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FoodRisC: Analysing traditional and social media coverage

Last Updated : 01 April 2012

The European Commission-funded project FoodRisC aims to understand current barriers to communicating the risks and benefits of food and identify potential remedies for such challenges. The project seeks to produce a practical toolkit that enables effective and balanced food risk communication. Áine Regan is a PhD student in the FoodRisC project. In this interview she gives an update on her work analysing traditional and social media coverage of the 2008 Irish dioxin crisis. She also talks about what's next in the pipeline for her.

The Irish dioxin crisis

The Irish pork crisis of 2008 was a dioxin contamination incident in Ireland that led to an international recall of pork products from Ireland produced between September and early December of that year. It was disclosed in early December 2008 that contaminated animal feed supplied by one Irish manufacturer to thirty-seven beef farms and nine pig farms across Republic of Ireland, and eight beef farms and one dairy farm in Northern Ireland, had caused the contamination of pork with between 80 and 200 times the EU's recommended limit for dioxins and dioxin-like PCB. The Food Safety Authority of Ireland moved on 6 December to recall from the market all Irish pork products dating from 1 September 2008 to that date. The contaminated feed that was supplied to forty-five beef farms across the island was judged to have caused no significant public health risk, accordingly no recall of beef was ordered. Also affected was a dairy farm in Northern Ireland; some milk supplies were withdrawn from circulation.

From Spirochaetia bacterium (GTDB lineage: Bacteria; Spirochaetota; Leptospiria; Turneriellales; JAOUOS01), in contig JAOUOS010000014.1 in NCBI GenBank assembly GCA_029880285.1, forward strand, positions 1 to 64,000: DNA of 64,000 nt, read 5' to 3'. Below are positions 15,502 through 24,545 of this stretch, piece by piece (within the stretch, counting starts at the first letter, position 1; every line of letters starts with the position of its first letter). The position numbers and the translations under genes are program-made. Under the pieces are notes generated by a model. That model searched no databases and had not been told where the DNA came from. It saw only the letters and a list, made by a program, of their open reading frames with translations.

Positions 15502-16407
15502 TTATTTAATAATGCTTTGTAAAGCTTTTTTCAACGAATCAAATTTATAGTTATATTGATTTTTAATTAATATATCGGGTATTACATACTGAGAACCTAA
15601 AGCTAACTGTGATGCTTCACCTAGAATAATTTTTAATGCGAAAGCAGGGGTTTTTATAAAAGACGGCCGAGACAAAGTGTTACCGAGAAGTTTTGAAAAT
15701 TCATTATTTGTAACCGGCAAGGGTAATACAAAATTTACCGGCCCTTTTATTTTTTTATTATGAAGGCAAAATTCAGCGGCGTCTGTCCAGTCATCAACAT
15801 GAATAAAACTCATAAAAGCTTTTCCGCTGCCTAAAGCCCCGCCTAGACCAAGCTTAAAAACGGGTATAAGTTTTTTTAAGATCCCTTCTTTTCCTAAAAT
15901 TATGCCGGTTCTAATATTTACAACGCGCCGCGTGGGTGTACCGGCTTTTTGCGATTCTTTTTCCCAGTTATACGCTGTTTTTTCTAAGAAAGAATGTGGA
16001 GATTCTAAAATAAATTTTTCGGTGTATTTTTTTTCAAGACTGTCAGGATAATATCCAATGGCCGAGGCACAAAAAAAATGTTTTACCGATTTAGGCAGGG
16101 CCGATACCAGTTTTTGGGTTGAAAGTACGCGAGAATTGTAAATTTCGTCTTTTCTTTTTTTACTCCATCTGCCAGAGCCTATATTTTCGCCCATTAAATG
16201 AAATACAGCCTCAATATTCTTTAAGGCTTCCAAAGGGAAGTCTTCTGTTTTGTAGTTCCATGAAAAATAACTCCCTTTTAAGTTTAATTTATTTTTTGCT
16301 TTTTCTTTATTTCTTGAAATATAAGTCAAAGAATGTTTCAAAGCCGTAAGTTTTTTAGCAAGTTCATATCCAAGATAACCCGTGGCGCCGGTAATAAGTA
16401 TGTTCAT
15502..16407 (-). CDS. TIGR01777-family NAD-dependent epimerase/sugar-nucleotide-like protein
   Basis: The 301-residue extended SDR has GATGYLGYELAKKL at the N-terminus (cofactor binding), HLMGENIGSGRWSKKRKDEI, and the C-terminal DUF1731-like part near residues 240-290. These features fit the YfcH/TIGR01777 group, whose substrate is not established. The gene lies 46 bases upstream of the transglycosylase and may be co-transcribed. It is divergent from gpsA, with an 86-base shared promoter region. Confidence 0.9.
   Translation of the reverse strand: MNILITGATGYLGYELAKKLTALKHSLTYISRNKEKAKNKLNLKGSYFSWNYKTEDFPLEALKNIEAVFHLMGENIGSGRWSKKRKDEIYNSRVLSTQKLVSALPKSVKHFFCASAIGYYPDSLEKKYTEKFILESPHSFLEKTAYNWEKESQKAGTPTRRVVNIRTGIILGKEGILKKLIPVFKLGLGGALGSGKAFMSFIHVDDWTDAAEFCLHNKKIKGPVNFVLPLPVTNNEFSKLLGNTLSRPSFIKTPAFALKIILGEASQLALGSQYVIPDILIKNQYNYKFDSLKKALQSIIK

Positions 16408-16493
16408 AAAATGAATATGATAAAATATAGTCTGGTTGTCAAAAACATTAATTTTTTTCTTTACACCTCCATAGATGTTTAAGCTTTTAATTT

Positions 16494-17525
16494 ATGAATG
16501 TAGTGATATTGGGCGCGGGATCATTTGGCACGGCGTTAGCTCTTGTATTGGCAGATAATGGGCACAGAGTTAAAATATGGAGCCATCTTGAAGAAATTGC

About Áine Regan

Áine Regan graduated with an MSc in Health Psychology from National University of Ireland, Galway in 2010 and joined the FoodRisC team at University College Dublin in October 2010 as a Research Assistant and PhD candidate. Áine has been involved in the work packages 'Creating a benchmark' and 'New and classical media' of the FoodRisC Project, and is currently working on a pan-European web-based survey as part of the work packages 'Consumer response' and 'Information seeking' to investigate and identify consumer responses to food risk and benefit information.

For more information visit www.foodrisc.org.